This speech by Colonel Pickering makes Eliza feel successful and when, after the party, Higgins makes an entirely selfish analysis of the ‘ordeal’ through which Eliza has been going, (‘No more artificial duchesses. The whole thing has been simple purgatory’) she passes moral judgement on him (‘you selfish brute’). When we see Eliza at Mrs. Higgins’ house we are shown that neither Higgins nor Pickering has any concept of mental cruelty, for they think that the way they have treated Eliza (who is ‘naturally rather affectionate’) by ignoring her and saying how glad they are that it is all over, is perfectly acceptable.
In Act Five, Eliza realises that her ‘real education’ is not in phonetics but in manners. Eliza explains how she acquired ‘self-respect’ and has ‘risen in the world’. Shaw then puts in her mouth a political speech critical of class-differences in England in 1916: ‘The difference between a lady and a flower girl is not how she behaves but how she’s treated’ This declaration brings us on to discussing Our Country’s Good and Governor Phillip. At the heart of Governor Phillip’s educational theory is the belief that, if the convicts are treated as talented individuals, they will acquire self-respect.
Arthur Phillip has been made ‘governor-in-chief’ of a penal colony in 18th century Australia. The criminals have been transported – a form of punishment at that time – on a convict ship to Australia, which was the most frequent destination. Excluding the convicts, there are several other men, of various ranks, with Phillip. Among these are Captain Watkin Tench and Judge David Collins, both of whom lack sensitivity. Phillip is a humanitarian and thinks it unnecessary to ‘cross fifteen thousand miles of ocean to erect another Tyburn’?
: that is, to go to the other side of the Earth to hang people who could have been hanged in Britain. Tench, on the other hand, thinks that the convicts ‘laugh at hangings’ and it is ‘their favourite form of entertainment’. Phillip wishes to be humane and considers lashing as an alternative, but because the punishment is ‘unobserved’, Collins deems it useless for it ‘will not serve as a sharp example’: that is, it will not deter the other convicts. Tench agrees with him by saying that ‘justice and humaneness have never gone hand in hand’.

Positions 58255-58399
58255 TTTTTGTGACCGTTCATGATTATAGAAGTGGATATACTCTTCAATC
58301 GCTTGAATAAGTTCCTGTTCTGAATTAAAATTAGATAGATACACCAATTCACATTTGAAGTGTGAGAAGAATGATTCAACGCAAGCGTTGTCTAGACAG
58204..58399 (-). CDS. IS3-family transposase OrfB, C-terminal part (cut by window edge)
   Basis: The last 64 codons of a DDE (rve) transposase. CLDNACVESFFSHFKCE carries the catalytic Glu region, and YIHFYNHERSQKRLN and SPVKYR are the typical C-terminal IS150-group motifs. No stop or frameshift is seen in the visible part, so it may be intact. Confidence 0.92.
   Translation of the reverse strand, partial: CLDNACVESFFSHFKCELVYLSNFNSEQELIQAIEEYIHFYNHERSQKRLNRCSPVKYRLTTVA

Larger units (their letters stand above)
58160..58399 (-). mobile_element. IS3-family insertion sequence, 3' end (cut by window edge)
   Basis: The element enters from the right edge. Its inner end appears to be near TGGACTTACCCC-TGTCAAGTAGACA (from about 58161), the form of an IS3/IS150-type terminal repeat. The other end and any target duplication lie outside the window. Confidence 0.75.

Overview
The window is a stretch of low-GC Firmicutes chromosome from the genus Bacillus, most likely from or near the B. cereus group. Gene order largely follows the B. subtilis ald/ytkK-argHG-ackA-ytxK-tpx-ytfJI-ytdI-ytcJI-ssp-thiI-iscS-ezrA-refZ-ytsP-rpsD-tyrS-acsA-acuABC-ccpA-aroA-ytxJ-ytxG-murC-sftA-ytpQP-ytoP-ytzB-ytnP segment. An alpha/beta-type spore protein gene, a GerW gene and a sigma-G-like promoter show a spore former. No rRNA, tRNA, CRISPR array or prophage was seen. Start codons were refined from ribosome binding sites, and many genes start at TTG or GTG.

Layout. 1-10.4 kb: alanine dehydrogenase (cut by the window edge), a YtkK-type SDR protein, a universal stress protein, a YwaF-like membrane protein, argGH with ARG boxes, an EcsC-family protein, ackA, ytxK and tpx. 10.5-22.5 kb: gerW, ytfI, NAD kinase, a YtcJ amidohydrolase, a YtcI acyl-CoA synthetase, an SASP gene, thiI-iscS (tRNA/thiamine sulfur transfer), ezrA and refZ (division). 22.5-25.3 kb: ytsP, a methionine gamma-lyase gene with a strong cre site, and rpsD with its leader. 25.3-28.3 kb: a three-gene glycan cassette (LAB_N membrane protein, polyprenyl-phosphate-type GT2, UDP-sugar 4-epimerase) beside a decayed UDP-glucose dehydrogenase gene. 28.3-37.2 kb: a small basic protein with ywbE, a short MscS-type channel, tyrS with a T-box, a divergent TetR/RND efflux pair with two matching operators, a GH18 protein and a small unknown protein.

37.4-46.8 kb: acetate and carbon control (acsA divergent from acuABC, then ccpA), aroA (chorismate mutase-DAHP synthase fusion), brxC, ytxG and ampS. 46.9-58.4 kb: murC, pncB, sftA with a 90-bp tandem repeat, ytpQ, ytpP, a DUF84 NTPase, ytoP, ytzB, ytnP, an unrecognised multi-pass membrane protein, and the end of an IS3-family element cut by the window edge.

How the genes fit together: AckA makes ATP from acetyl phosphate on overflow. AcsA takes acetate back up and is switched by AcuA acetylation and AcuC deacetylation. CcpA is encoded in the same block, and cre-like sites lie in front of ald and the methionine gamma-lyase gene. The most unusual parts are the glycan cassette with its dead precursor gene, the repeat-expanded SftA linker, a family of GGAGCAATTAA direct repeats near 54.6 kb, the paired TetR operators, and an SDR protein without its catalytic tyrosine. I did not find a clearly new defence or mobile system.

When the discussion turns to plays and preferred authors, Phillip has the idea of the convicts putting on a play ‘for the good of the colony’. This is our first notion of the differences between Governor Phillip and Professor Higgins; Higgins is teaching Eliza for his own ‘good’, to improve his reputation, not for her benefit nor ‘our country’s good’. The only play they have is George Farquhar’s The Recruiting Officer (1706), which is a Restoration comedy.
In Act One Scene Five, Phillip asks Second Lieutenant Ralph Clark to organise the play. He doesn’t really want to do it and to begin with is not very enthusiastic, but he is hopeful of promotion and so does it to please the Governor. He hears that a convict called Mary Brenham can read and write, so he roots her out. She is with her friend, Dabby Bryant, when he comes to talk to her. When he asks her questions to discover if she can read and write, Dabby interrupts and tells him: ‘She used to read to us on the ship. We loved it. ‘
This disclosure reveals Mary’s human potential; it reveals also that some convicts are sensitive to those who have been desensitised through brutal treatment. When Dabby says, ‘Mary wants to be in your play’, she is telling us that Mary wants something to look forward to, something to anticipate. When Ralph Clark starts reading some lines with her from the play, she reads the line: ‘Whilst there is life, there is hope’ This is a perfect example of a syntactically balanced ‘sentiment’. This proverbial saying comments exquisitely on their situation within the colony.
In Act One Scene Six, ‘The Authorities Discuss the Merits of the Theatre’, Major Robbie Ross shows his contempt for the play (‘we’ll all be struck with stricturing starvation – and you – you – a play! ‘) Ross is a reactionary figure; he adopts a hostile manner towards the idea that the convicts may be capable of ‘sentiment’ and rehabilitation. He believes that they are incorrigible, beyond redemption; he has no confidence in the redemptive power of Farquhar’s language. Ross wastes no opportunity to vituperate against the convicts (‘vice ridden vermin!
‘), especially the women, whom he considers lower forms of life (‘Filthy, thieving, lying whores’). He scoffs at the fact that they are allowed to perform a play of ‘fine language, sentiment’ (‘Plays! ‘). In the same scene as Ross’ accusations, we find that these are actually civilised men: ‘The sky of this Southern Hemisphere is full of wonders. Have you looked at the constellations? ‘ Astronomy seems to be a reasonably intelligent pursuit. Phillip now shows his enlightened position– ‘We are indeed here to supervise the convicts who are already being punished by their long exile. Surely they can also be reformed? ‘